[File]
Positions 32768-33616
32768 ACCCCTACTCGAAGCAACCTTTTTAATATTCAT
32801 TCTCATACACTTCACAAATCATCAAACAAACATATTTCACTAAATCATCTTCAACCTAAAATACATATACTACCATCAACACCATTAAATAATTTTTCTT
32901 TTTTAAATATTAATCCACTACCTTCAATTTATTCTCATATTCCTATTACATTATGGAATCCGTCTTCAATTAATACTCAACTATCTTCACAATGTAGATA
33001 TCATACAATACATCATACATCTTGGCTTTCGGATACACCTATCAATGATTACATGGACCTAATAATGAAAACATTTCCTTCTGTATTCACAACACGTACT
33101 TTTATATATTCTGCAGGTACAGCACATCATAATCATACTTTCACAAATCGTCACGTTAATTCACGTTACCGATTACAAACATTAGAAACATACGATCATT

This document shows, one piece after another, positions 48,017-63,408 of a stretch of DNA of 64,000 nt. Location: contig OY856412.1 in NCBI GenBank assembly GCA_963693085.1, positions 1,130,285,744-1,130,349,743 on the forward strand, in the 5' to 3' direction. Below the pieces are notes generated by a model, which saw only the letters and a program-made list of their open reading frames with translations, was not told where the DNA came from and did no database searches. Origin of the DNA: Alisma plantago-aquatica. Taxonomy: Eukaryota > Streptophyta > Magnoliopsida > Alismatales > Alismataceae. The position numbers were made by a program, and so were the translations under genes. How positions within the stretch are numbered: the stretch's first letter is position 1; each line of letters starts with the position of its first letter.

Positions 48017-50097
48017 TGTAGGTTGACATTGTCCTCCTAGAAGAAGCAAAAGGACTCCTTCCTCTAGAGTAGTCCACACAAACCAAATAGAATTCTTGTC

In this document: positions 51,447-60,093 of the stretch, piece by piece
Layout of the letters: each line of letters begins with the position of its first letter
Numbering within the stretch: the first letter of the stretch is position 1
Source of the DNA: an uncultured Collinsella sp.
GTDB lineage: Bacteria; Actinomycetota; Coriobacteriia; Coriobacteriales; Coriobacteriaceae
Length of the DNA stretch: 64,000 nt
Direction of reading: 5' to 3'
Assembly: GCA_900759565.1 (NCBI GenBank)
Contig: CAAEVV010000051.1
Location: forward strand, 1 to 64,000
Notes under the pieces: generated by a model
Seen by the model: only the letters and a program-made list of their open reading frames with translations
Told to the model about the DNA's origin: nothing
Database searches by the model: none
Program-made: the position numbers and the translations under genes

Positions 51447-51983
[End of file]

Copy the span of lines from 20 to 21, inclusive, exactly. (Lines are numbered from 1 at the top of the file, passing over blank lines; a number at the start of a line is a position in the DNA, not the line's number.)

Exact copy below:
Notes under the pieces: generated by a model
Seen by the model: only the letters and a program-made list of their open reading frames with translations